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  #601  
Old Posted Jul 15, 2019, 12:23 AM
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Originally Posted by Acajack View Post
Not generally so, no.

Just outdated and inaccurate.
Why inaccurate though? I kinda sensed that Sugar Sammy was using that term for fun.
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  #602  
Old Posted Jul 15, 2019, 1:50 AM
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Why inaccurate though? I kinda sensed that Sugar Sammy was using that term for fun.
It is inaccurate to, as people often do, use Hindu as a synonym for Indian.
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  #603  
Old Posted Jul 15, 2019, 11:36 AM
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Ah okay. I was wondering about that too.
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  #604  
Old Posted Aug 10, 2019, 9:24 PM
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may i ask what difference it would make if i used Car or Parce que?

will anyone care if i just stick to parce que?
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  #605  
Old Posted Aug 11, 2019, 3:09 AM
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may i ask what difference it would make if i used Car or Parce que?

will anyone care if i just stick to parce que?
I see Car as a more well spoken ''Parce que'' but in the daily language, people will rarely use car.
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  #606  
Old Posted Sep 10, 2019, 8:03 PM
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"Quebecois French Required for the Job"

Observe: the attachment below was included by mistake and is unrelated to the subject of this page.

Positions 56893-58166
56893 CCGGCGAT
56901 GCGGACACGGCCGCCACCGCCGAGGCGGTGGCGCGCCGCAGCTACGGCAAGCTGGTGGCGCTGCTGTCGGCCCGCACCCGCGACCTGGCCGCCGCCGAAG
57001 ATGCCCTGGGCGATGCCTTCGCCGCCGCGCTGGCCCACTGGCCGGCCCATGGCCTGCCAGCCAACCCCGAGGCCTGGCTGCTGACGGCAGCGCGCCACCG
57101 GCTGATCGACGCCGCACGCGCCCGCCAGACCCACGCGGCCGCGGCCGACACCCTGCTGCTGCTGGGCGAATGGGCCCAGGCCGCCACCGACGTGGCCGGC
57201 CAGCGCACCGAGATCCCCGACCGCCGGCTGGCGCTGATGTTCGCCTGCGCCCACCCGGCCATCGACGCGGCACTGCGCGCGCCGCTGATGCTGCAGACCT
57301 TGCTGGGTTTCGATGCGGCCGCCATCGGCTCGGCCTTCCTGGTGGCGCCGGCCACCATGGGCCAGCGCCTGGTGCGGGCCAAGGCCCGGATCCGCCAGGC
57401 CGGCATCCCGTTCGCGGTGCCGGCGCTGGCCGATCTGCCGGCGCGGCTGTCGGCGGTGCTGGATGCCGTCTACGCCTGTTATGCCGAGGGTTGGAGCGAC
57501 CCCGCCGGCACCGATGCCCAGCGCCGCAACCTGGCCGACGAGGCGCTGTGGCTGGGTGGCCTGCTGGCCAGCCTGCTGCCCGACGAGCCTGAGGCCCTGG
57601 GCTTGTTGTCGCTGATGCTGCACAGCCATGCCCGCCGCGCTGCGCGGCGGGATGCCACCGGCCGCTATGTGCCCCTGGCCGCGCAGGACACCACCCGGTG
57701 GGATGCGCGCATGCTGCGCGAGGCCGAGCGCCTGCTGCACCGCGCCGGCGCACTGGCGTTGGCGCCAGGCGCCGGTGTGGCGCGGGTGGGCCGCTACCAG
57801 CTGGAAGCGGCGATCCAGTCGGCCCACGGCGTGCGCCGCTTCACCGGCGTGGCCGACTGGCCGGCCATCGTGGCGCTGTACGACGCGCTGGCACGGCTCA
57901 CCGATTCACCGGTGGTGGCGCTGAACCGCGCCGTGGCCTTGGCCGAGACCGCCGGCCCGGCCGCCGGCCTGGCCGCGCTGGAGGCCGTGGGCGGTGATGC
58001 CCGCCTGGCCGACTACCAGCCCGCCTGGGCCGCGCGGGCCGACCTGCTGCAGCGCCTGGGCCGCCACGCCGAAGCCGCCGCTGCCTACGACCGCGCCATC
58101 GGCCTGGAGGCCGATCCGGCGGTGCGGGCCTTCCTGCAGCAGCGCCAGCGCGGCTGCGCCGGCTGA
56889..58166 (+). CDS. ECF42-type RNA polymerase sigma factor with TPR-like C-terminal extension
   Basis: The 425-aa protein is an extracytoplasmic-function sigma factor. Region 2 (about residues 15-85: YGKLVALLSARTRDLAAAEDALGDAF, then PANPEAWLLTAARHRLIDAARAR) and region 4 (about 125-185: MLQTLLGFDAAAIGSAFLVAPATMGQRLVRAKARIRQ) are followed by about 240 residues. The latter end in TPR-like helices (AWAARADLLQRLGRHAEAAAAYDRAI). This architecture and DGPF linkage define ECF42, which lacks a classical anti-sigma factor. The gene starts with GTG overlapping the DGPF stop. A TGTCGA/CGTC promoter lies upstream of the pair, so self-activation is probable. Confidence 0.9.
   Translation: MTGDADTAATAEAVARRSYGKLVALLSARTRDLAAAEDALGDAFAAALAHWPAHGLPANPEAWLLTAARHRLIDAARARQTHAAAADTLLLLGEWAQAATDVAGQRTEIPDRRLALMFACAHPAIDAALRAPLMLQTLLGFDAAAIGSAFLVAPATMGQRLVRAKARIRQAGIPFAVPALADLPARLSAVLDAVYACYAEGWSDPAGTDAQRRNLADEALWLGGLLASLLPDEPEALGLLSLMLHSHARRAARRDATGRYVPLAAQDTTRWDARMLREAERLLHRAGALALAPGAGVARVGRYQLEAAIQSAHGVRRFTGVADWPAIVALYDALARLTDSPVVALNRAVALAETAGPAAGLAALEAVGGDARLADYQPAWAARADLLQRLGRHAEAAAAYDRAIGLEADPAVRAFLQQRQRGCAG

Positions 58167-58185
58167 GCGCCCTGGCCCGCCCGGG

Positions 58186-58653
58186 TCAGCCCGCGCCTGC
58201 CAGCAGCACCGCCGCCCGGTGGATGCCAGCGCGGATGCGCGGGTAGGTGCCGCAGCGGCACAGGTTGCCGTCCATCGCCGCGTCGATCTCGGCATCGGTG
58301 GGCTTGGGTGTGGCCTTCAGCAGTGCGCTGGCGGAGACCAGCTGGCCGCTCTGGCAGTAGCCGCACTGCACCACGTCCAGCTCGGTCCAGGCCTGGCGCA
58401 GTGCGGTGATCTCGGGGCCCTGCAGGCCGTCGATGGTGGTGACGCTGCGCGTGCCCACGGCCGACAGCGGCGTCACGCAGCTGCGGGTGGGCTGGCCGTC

https://www.facebook.com/tfoONfr/vid...2wLG8bvftgpWr6

I just chanced upon this video from half a year ago. I haven't watched the whole thing yet but so far it seems interesting~
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  #607  
Old Posted Sep 10, 2019, 8:25 PM
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Originally Posted by Dengler Avenue View Post
I just chanced upon this video from half a year ago. I haven't watched the whole thing yet but so far it seems interesting~
This was basically about Ontario. I wonder if the same phenomenon exists in Quebec to the same degree, and if it really is about the callers or if it's just something some recruiters imagine is needed. At times you see that the guy was talking to people in English and looking at English job ads.

I've said before that English Canadians tend to make a huge deal out of Canadian French being a special thing while they don't really think about say Canadian English vs. UK or Australian English in the same way. I could imagine an Anglophone recruiter knowing just enough about this to be dangerous and being convinced that a particular dialect or accent should be a job requirement.

I was in Europe recently and I encountered expat (Anglophone) Canadians there who regretted the fact that they couldn't speak French because they were taught Canadian French instead of standard European French. In reality they probably never learned much French at all, and it's not realistic to expect to learn a language over a few years in school and then live as a native speaker decades later using that knowledge.
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  #608  
Old Posted Sep 10, 2019, 8:53 PM
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This was basically about Ontario. I wonder if the same phenomenon exists in Quebec to the same degree, and if it really is about the callers or if it's just something some recruiters imagine is needed. At times you see that the guy was talking to people in English and looking at English job ads.